But beware that metabolic bone disease can also make your turtle’s shell soft, so you should confuse aging with this disease.
Method #4. Look out for visual indicators of aging
You may also inspect your pet turtle for visual cues of aging in the turtle. For instance, if your turtle moves at a slower rate and feeds less food, he’s definitely older.
Older turtles are also more herbivorous than baby turtles.
Wear and tear on your turtle also indicates old age. The shells of older turtles are usually quite worn and they have dents and scratches.
Turtles featuring very smooth shells are usually way older—almost 100 years or more!
Method #5. The Skeletochronology method
This method involves counting lines of arrested annual growth (LAGs) of skeletal muscles. This helps determine the growth rate and age of a vertebrate, including turtles.
The technique focuses on the scapula, humerus, femur, and ilium bones.
This method is usually used on wild turtles. It’s mainly employed when determining the age of sea turtles such as loggerhead sea turtles in the Mediterranean Sea.
Skeletochronology is more accurate for determining turtle age than counting the rings on the scute.
Unfortunately, it can only be conducted on dead turtles.
Thus, this method is best left to marine zoologists as well as other zoologists interested in researching sea turtles and other turtle species.
Bonus Tip: Ask a professional
If none of the above messages seem to give you a satisfying answer regarding your turtle’s age, then you may want to consult a vet who specializes in amphibians and reptiles and has plenty of experience with turtles.
If you’re lucky enough to get a professional who has a lot of experience with your species turtle species, then they may be able to offer you more helpful insights into your turtle’s age.
Turtle Age Chart For Different Species:
In this section, we’ll look at the growth turtle age chart for the most common pet turtle species.
These charts will help you easily estimate your turtle’s age if you use Method #2, which involves measuring the carapace length of your turtle.
Painted turtle size age chart:
Painted turtles usually comprise three subspecies namely eastern, midland, and western painted turtles.
All the subspecies usually reach a maximum length of between 4 and 10 inches, though some can reach up to 12 years.
|Age (years)||Eastern turtle shell length||Midland turtle shell length||Western turtle shell length|
|0 to 1 year||3 inches||3 inches||4 inches|
|1 to 4 years||5 inches||5 inches||6 inches|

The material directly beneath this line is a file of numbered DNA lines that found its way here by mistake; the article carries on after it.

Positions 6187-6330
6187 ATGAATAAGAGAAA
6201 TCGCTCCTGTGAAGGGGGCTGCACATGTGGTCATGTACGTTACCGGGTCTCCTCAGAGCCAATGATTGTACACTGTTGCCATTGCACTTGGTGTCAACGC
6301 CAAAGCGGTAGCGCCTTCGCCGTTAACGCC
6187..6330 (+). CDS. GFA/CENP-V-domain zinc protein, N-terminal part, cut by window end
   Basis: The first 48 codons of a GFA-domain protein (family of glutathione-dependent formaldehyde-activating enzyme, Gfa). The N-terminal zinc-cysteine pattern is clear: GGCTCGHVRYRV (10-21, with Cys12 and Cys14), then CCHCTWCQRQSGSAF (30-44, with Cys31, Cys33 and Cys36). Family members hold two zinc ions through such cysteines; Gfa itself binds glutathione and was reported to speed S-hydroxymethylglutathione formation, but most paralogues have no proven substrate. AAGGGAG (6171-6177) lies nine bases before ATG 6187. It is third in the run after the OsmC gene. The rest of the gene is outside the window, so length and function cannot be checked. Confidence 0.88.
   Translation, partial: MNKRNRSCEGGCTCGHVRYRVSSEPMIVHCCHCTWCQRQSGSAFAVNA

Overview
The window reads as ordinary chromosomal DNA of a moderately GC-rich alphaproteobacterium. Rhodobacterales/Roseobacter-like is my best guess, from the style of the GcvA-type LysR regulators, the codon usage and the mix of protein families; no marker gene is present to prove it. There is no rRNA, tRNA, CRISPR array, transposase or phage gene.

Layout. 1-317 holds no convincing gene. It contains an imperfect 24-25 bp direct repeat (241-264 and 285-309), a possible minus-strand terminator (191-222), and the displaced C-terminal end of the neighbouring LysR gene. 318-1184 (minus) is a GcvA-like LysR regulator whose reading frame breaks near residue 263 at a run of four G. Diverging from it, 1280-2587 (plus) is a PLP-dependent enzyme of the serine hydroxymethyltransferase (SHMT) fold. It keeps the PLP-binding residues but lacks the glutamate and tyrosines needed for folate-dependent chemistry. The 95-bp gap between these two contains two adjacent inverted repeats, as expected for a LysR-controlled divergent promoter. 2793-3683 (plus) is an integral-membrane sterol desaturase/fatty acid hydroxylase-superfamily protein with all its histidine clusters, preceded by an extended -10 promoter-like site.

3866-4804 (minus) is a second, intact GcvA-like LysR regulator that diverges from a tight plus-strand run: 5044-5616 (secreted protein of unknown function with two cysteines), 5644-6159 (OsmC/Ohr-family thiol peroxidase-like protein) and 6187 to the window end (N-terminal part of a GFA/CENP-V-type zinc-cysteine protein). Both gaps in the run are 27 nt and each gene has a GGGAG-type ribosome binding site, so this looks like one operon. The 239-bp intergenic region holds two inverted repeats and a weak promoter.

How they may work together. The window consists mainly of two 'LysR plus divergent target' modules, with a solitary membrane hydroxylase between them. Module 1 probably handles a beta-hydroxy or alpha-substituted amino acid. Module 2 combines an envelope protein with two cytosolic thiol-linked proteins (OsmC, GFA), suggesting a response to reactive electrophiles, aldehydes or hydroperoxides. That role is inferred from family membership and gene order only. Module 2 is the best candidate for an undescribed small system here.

|4 to 5 years||6 inches||7 inches||8 inches|
|6 to 7 years||8 inches||10 inches||10 to 12 inches|
Red ear slider turtle age chart:
If you have a female red eared pet turtle whose shell length falls between 6 and 8 inches, then she is around 5-7 years old. This is considered adult age.
On the other hand, a male red-eared slider is usually 4 inches at the adult age of around 3-5 years.
Here’s a growth chart for the red-eared slider:
|Age (Years)||Average shell size|
|0 to 6 months||0.9 to 1.1 inches|
|1 to 4 years||4.5 to 5 inches|
|5+ years||8 to 12 inches|
Snapping turtle age chart:
Snapping turtles can grow quite large and achieve a shell length of around 11 inches for adult females. Adult males, on the other hand, can reach a maximum shell length of 13.3 inches.
The approximate sexual maturity age for these turtles is around 19 years, though it tends to vary depending on the abundance of food and location.
Check the age chart below for a snapping turtle:
|Age (Years)||Average shell length|
|1 year||3 to 4 inches|
|2 years||5 to 6 inches|
|3 years||6 to 8 inches|
|5 years||8 to 10 inches|
|10 years||10 to 12 inches|
|15 to 20 years||12 to 16 inches|
|40 to 100 years||16 to 26 inches (or more)|
Box turtle age chart:
An adult box turtle usually has a maximum adult length of 5-7 inches, after which it will continue growing for 10 to 20 or more years.
Genetics tend to limit the turtle’s growth at this point, so the length may not increase further.
Here’s the size turtle age chart for box turtles:
|Age (Years)||Average shell length|
|Hatchling||1 to 2 inches|
|6 months||2 inches|
|1 year||2 to 3 inches|
|2 years||3 to 3.5 inches|
|3 years||3 to 4 inches|
|4 to 6 years||5 to 7 inches|
How to tell how old a sea turtle is
There are limited options when it comes to determining the age of a sea turtle. Unlike other turtle species, you can’t tell the turtle’s age by checking its physical appearance.
The only option you have here is to check its size to help you determine if the sea turtle is an adult, juvenile, or hatchling.
As for the dead sea turtles, their age can be easily determined using the skeletochronology method, where the humerus, scapular, and ilium bones get examined.